At some point in there, I realised that I was actually going to finish. "Thanks, medics, but I don't need you!" With the last ounce of strength I could muster, I ran (or jogged...sort of) across the finish line. Congratulations all around, photo op, and then the struggle to figure out how to get out of the post-race area and back to my hotel so I could pass out!

I found an equally exhausted Joe already in the hotel room. We got pizza, did a bathtub soak, and fell asleep with the hopes that we'd be able to move the next morning. We could, move I mean, but barely. All day we hobbled around, braced ourselves for the immense pain every time we had to go down stairs (up wasn't really a problem), and laughed a little every time someone recognised us as runners because we were struggling so much to move.

"So how was the race?" That's all I heard (obviously) from everyone who knew I was doing it. My answer: "It was brutal, but I finished and the experience was amazing!" Would I do it again? (I was asked that quite often as well) and the answer is yes, definitely, but never with an injury again.

My official race time was 3:27:09 and I am happy with that. Ya, I wish I could have run the whole thing. Ya, I really wanted to finish in 3 hours. Ya, most average racers finish in 2.5 hours. The main point for me is that I finished. I am a FINISHER! I set a goal; I trained my ass off; and I completed what I set out to do; finish a half marathon and raise a bunch of money for the people and program that have changed my life.

21K for Change, indeed!

Thursday, November 29, 2012


On Tuesday, May 15, I announced that I would be running a half marathon to raise money for the WUSC Student Refugee Program - a.k.a. the be all and end all of what I stand for as a human being. I struggled to run a kilometre at that point. That was almost 7 months ago. At this point, the furthest I've run is 17 km.

Ready...I am all packed. Set...I leave for Vegas tomorrow. Go...I run on Sunday.

This photo scares the crap out of me. I imagine little ol' me in that vast mass of people and cry a bit on the inside. Running alone for 21 km is one thing, running with that many people, shoulder to shoulder (for at least a little while) is another. My race number is 31298. My corral number is 31. My required finish time is 4:00:00. My goal all along has simply been to finish in that allotted time. As running got easier and my confidence greater, I realised I could very likely finish in 3:00:00. That, however, was before I injured my foot on November 13 at approximately 5:30 p.m. That was 2 and 1/2 weeks ago and I haven't actually run since then. I've done a few hour long elliptical runs and I am confident that my heart and lungs will hold out for the full 21 km. As for my foot carrying me through 21 pavement pounding kms, I'm not so sure.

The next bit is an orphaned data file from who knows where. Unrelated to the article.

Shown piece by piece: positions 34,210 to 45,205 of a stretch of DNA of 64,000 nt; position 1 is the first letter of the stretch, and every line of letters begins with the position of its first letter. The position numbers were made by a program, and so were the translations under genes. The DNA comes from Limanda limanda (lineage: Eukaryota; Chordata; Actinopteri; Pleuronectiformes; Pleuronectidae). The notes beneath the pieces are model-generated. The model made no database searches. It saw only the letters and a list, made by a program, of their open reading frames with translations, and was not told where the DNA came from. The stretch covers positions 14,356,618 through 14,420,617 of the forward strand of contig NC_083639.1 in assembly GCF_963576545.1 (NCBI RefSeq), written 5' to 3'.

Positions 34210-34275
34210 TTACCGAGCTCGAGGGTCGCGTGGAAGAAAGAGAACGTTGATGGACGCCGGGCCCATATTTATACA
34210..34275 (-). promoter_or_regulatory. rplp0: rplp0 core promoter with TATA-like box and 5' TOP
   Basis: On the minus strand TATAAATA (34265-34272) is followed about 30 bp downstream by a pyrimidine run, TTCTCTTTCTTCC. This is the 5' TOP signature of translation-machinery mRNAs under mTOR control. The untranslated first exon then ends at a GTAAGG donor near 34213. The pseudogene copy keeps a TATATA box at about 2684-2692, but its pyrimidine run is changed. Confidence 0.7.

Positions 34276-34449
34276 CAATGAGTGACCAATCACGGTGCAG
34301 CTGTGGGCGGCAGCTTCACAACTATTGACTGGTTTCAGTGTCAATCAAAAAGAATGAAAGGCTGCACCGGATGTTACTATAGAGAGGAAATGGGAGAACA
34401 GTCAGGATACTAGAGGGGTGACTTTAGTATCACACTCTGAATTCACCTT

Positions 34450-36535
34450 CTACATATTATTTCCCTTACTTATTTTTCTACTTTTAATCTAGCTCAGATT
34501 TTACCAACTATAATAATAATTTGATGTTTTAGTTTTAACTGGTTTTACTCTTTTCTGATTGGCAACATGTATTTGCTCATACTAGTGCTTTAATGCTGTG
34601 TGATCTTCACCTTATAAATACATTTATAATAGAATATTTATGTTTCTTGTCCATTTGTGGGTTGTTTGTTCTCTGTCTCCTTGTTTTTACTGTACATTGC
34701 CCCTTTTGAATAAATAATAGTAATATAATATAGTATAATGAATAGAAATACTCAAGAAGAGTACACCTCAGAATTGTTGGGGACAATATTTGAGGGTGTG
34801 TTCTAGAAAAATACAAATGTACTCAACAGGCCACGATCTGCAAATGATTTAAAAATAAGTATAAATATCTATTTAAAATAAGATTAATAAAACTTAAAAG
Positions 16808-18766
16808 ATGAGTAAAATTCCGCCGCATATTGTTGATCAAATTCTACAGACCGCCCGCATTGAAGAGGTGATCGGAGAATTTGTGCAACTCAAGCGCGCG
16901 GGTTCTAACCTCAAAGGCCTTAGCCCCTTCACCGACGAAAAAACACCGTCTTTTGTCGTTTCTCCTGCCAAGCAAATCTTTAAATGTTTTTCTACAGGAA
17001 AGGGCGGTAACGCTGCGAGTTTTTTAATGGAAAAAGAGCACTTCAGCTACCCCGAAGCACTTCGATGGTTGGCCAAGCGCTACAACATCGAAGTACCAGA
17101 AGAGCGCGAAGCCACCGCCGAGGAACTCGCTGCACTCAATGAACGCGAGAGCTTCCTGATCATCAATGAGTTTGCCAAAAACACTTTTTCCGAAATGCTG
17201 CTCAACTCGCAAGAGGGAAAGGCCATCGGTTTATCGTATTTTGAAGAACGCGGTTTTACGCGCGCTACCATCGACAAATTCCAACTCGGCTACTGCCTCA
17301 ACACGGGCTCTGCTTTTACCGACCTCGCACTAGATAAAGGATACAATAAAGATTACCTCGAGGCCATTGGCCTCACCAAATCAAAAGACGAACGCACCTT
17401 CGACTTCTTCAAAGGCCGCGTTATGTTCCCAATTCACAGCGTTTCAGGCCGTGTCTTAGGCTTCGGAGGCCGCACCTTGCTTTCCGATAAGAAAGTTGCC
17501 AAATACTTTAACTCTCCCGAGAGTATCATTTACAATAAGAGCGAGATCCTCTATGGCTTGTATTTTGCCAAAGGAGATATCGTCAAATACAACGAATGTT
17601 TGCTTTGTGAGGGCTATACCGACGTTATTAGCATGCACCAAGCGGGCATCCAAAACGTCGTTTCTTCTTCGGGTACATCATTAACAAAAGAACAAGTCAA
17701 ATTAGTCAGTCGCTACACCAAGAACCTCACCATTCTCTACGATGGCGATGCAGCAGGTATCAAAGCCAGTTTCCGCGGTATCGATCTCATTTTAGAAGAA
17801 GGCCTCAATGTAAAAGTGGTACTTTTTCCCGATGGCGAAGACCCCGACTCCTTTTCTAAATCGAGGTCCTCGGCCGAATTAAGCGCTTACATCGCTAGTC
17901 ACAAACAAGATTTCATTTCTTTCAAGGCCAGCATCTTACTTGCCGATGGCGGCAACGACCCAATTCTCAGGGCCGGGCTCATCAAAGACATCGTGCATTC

I have a slip on tensor and a wrap tensor and sore foot or not, I'm doing this. My new goal is to stick it out running for 12 km (a little over half of the race). If, at that point, I need to walk, so be it.

I've raised almost $3200 for WUSC and I'm hoping to reach $5000 by the end of January. Perhaps once I prove to people that I have actually completed the run, they will be even more generous! Here's hoping!

21K for Change

Wednesday, November 7, 2012

Remember when...I was proud of 5K?!

As I hit lap 85 around the Shilo General Strange Hall (GSH) and realised that I was going to reach my goal of 100 laps (or 17km), I suddenly thought back to a time when I realised that I was going to reach my goal of 5km. I remembered how thrilled I was, so thrilled, in fact, that I called that particular blog post 5K MoFos and asked for a "whoop whoop!" That was back in June, a long and grueling 5 months ago. At this point, a.k.a 25 days until I run 21k, I am quite confident that I will complete the run in 3 hours. It took me 2 hours and 20 minutes to run 17km and I run an average 9-minute km so you do the math.

A 9-minute km isn't fast by any means. In fact, I shouldn't really call it running I guess; I should call it jogging, but to me it's running. I run as fast as I can to sustain myself for the length of time it requires to complete each goal. If that pace looks like jogging to you...just try and keep up! No one jogs a half marathon.

Everyone asks me if I am going to keep running after the half marathon and while there is a part of me that wants to say "yes, I can't wait to stop torturing my poor body," there is a bigger part of me that can't bear to just throw all of this progress away. Like I said, 5 months ago I struggled to run 5km and now when my training schedule says 5km, I scoff it off as an easy day! In fact anything less than 10km is typically...easy. Who'da thunk I'd ever be saying that!

If you're as impressed with me as I am with myself, you can donate here :)

Thursday, October 25, 2012

Ghoulish Goodies & Good Causes

Perhaps I am a tardy blogger, but I am not a tardy fundraiser so I think that counts for something. With the help of my incredible mother who spent all day Saturday, October 20 buying supplies with me and all day Sunday, October 21 baking with me, I was able to raise $265 more for WUSC's Student Refugee Program. In addition to my SuperMom's help, I couldn't have done what I did if not for one of my bestest friends, Angie Currie, and one of my fabulous co-workers, Shirley Slashinsky. They both baked up a storm for me and Ang sat at the tables selling the goodies all day. I love my people who love me, so very very much!